Why challenging airport decision is appropriate
To the Editor:
There is tremendous pressure being exerted on the City Council after their vote to hire an aviation-experienced attorney to represent the city of Warwick in a formal challenge to the recent Record of Decision (ROD) by the FAA [Federal Aviation Administration] to approve a plan that includes airport expansion and safety improvements.
Our mayor has outright refused to support the challenge, finally exposing his position to approve the proposed plan after years of posturing that he was opposed to airport improvements that didn’t fully address Warwick citizen concerns, including safety, health, environment, property tax loss, extent of expansion/improvements, etc. His current position flies in the face of his past claims. His current claim that a challenge couldn’t be won rings hollow and appears to align with his predecessor and mentor’s position, who gave up early on challenging the airport’s unbridled growth and set the stage for today’s confrontation.
Why hold fast to an effort to challenge the ROD? First of all, the current effort to challenge the Record of Decision is a built-in safeguard to ensure completeness and appropriateness of the results of an airport planning process. This is especially desirable when stakeholders believe there are faults with the process that results in the final ROD.
While a strong attempt is apparently being made to limit focus on the latest phase of the airport planning process, one needs to step back in time to understand why a challenge to the ROD is appropriate, and not something to be manipulated or weakened in any way.
Anyone who was involved with the pre-planning phase that led up to the EIS [Environmental Impact Statement] knows that the citizen stakeholder representatives were manipulated during the process to the point of exclusion. At one point, all nine citizen stakeholder representatives who were appointed by the City Council were dismissed from this federal planning process for walking out of the process upon being told that the planners would no longer consider their input. This dismissal didn’t last. However, upon return to the planning process the citizen stakeholders found themselves increasingly separated out from the rest of the stakeholder members, depriving both groups of fully understanding the issues that required consideration in a valid planning process. Ultimately, over the unanimous publicly expressed objections of the city representatives, the airport corporation board voted unanimously to move forward from the pre-planning phase into the formal EIS process. At this point, in the eyes of the citizen representatives, the EIS process lost its legitimacy, and became essentially a fraudulent process.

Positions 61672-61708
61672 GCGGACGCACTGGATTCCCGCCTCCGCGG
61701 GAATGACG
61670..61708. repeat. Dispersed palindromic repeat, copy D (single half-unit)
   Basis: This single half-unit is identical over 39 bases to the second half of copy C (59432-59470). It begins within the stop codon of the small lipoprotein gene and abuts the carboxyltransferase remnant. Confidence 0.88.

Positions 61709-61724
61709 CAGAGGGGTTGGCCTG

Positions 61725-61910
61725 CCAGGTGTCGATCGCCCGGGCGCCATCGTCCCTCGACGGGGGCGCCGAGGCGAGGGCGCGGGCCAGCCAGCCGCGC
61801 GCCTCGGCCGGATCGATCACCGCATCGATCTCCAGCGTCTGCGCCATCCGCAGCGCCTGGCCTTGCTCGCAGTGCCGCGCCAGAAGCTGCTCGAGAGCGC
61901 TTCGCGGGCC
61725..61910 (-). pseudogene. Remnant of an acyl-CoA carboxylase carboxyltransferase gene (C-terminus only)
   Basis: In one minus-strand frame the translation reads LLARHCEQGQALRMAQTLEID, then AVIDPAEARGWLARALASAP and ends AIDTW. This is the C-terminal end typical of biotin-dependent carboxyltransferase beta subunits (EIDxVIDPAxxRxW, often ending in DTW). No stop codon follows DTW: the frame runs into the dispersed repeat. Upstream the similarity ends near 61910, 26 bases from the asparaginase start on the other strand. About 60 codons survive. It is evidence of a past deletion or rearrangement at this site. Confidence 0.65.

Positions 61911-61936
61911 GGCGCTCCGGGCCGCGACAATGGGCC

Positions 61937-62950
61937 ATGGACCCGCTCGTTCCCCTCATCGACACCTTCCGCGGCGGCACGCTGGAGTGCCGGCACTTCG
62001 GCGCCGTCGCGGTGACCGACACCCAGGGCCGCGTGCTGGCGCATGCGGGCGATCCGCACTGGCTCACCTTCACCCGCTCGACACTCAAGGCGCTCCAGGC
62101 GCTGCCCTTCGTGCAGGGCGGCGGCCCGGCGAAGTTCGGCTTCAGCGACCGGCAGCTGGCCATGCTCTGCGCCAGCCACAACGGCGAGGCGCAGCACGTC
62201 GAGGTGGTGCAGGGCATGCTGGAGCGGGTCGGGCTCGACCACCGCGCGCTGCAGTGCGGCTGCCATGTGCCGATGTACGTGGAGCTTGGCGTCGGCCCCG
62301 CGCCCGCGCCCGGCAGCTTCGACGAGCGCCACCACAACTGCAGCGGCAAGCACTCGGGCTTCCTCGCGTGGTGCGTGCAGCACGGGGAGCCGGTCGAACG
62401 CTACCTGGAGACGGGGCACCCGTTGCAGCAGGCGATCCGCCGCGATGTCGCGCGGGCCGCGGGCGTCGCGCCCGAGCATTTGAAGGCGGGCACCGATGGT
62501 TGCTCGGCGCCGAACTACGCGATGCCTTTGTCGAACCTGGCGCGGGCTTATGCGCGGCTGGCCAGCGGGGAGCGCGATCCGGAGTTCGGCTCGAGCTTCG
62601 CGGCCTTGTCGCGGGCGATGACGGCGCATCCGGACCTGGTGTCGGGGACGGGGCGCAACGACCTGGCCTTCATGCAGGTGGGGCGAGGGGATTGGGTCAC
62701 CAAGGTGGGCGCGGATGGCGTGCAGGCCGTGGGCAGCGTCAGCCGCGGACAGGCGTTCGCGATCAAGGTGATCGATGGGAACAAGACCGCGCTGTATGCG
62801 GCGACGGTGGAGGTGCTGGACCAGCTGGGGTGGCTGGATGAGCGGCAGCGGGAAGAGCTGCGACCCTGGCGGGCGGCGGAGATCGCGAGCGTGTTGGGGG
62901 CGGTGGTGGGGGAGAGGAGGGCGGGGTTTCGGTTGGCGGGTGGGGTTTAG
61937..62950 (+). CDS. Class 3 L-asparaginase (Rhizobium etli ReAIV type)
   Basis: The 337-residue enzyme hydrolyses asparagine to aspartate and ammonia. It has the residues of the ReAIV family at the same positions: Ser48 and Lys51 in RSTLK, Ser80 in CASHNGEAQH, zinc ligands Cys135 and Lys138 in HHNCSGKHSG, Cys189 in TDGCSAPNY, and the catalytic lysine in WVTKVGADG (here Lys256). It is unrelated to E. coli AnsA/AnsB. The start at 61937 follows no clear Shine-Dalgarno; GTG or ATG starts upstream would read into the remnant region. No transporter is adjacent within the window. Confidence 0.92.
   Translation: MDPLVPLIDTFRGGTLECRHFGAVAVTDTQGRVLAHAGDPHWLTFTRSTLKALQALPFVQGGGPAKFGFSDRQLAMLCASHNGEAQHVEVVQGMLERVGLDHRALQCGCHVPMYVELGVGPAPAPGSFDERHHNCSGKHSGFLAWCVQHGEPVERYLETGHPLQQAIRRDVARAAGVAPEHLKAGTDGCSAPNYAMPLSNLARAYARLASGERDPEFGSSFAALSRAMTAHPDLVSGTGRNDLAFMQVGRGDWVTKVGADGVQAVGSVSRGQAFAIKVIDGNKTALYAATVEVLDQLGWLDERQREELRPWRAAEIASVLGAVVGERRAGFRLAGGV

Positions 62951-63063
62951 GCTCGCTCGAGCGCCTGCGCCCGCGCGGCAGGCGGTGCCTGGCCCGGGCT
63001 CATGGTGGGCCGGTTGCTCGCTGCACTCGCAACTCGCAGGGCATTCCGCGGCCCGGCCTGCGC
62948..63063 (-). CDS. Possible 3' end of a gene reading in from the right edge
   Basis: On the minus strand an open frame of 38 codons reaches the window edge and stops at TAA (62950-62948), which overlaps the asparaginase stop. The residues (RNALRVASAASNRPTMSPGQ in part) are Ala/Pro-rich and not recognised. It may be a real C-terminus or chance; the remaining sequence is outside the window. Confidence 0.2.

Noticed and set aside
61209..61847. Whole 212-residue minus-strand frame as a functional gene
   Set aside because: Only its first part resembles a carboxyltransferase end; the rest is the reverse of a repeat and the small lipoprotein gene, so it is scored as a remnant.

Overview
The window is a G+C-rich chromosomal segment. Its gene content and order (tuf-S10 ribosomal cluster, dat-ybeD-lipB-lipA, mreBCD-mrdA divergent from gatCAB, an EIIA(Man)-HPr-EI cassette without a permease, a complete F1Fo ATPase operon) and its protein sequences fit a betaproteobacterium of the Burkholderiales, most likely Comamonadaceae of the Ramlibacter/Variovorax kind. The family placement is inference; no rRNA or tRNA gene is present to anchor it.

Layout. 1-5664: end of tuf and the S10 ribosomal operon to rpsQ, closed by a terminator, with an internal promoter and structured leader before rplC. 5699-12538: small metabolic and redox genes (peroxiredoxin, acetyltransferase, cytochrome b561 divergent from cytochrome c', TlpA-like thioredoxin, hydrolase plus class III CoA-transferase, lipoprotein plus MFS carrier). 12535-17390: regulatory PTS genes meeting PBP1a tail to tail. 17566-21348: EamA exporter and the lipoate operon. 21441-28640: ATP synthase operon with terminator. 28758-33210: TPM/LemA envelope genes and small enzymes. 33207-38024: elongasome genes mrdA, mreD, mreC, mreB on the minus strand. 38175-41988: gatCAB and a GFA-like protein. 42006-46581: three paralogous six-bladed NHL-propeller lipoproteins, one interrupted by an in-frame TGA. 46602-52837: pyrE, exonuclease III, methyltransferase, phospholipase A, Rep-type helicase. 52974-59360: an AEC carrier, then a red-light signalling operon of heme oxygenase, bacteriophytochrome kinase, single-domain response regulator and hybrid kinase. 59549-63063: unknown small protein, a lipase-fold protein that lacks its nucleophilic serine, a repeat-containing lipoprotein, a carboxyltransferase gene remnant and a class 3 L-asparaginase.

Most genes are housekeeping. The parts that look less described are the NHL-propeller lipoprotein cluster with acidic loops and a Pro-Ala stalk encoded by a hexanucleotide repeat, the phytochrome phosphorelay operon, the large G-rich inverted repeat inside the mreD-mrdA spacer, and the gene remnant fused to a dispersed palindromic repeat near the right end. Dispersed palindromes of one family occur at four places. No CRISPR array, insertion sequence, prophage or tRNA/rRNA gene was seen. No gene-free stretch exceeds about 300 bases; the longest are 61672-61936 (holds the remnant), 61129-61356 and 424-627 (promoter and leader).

The EIS process moved forward without the involvement of this essential stakeholder component, amid publicly mixed messages as to whether or not the group still existed. The airport’s consultants attempted to meet individually with citizens in a transparent attempt to weaken their participation in the ongoing planning process while creating an appearance of compliance.
Fast-forward, we have finally come out of this fraudulent component and face a renewed possibility to address the inadequacies of the ROD through a formal, independent challenge process. Warwick citizens have waited long for this formal opportunity to legally challenge the ROD. Informed, concerned and manipulated citizens have been waiting for their “day in court” to address their concerns and the inadequacies of the airport planning process before a neutral authority.
So, now that this day has finally arrived, what do we see before us:
1. Our Mayor, who claims to represent “the city,” has turned his back on his own public claims, which threatens the citizens’ inherent right to challenge the plan;
2. Special interest groups are aggressively trying to weaken the appeal process by appealing to the City Council to back away from a legal challenge;
3. The Airport Corporation has hired a lobbyist in an apparent attempt to sway the City Council to back away from a legal challenge.
4. Unidentified parties appear to be trying to change the proposed legislation in support of the challenge, by setting conditions that will dilute the purpose or limit citizen input.
What are we to make of this? What do these parties fear? Why are they afraid of transparency? Why are they afraid of an outside federal authority examining the ROD to see whether or not the concerns of all of the stakeholders have been met through the airport planning process?
The legal challenge in front of us is an accepted, formal federal process established to ensure that airport planning has been done correctly, according to federal regulations, with the application of due consideration and due diligence. It is a federal process that could, in fact, ultimately validate the challenged ROD. The concerned citizens are prepared to take that chance.
The City Council has a record of supporting its constituents throughout this challenging planning process. The City Council would do well now to help ensure that the informed, committed citizens who gave of their time and energy to the pre-planning process are not further restricted from participating fully in a final challenge to what many consider to be the result of a fraudulent airport planning process. The council needs to know, in face of the recent pressure by special interests, that they have the continued, active support of those whose “special interest” is their city of Warwick.
Let’s ensure, at this point, that all the stakeholders’ concerns have been duly considered.